Comments from a Sharp executive suggest that the company is moving past rumoured production issues for the iPhone 5's in-cell display.
An anonymous Sharp executive told Reuters that it is now making "adequate volumes" of displays.
Sharp is just one of several Apple suppliers. But in late August, there were reports that Sharp had delayed plans to ship displays for Apple's iPhone 5 due to manufacturing difficulties.
Reuters has questioned whether Apple might have "sweeten[ed] financial incentives" for Sharp in order to get the iPhone 5 out on time.
Apple also works with Japan Display and Korea's LG Display to supply its touch screens, which include in-cell technology that combines the display and touch screen into a single component, allowing for a slimmer handset.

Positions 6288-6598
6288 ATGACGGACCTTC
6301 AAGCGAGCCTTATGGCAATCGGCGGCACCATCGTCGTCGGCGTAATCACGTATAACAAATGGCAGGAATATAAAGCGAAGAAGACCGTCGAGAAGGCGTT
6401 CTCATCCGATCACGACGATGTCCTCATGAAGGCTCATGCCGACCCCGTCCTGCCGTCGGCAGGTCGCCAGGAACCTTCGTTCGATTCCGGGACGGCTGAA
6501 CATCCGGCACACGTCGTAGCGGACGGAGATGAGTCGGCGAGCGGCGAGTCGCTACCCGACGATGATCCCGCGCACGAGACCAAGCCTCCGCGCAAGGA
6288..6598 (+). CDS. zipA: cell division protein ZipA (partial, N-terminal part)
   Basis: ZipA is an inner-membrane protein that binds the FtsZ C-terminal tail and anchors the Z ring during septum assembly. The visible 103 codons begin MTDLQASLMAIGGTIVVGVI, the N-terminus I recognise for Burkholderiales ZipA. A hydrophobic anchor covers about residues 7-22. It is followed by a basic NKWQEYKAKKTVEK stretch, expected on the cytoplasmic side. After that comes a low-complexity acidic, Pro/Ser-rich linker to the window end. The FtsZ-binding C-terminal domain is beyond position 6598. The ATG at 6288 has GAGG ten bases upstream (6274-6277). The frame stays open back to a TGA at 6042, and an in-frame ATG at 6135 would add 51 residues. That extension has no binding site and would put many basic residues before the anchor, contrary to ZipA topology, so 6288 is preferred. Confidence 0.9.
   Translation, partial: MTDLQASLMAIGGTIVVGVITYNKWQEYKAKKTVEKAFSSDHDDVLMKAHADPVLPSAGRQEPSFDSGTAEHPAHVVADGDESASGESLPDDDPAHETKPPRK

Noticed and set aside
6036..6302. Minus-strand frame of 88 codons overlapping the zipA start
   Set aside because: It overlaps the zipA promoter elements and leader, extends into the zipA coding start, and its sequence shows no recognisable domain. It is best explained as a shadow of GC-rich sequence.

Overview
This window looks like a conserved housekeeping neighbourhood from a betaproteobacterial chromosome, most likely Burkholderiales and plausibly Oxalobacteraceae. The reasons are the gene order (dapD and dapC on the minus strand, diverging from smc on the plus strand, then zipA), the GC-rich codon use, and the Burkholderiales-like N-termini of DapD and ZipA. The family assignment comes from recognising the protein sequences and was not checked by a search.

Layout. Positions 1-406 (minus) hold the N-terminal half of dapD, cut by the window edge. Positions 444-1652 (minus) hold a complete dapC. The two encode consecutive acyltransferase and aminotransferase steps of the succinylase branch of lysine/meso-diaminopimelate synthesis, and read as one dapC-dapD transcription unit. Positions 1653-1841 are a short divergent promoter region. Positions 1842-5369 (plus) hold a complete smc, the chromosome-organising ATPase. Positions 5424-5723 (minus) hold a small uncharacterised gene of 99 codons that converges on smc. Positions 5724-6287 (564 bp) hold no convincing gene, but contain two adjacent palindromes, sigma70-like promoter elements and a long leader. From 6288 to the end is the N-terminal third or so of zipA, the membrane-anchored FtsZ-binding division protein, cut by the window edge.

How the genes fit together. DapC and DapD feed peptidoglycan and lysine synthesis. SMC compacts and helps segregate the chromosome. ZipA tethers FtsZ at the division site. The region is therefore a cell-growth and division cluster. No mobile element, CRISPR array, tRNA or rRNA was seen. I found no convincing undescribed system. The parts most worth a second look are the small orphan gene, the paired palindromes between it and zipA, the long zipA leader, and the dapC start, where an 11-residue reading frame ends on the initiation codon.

Apple's decision to use that thinner, lighter touch screen has contributed to the iPhone 5 backlog, which currently stands at three to four weeks.
Still, the Cupertino-based company has fared well, selling 5 million smartphones in the first three days of availability. The company is obviously making a fair amount of profit on its handsets, with recent news indicating that the iPhone 5 costs Apple around £140 to build. The high-end handset, of course, carries a SIM-free retail price of up to £700.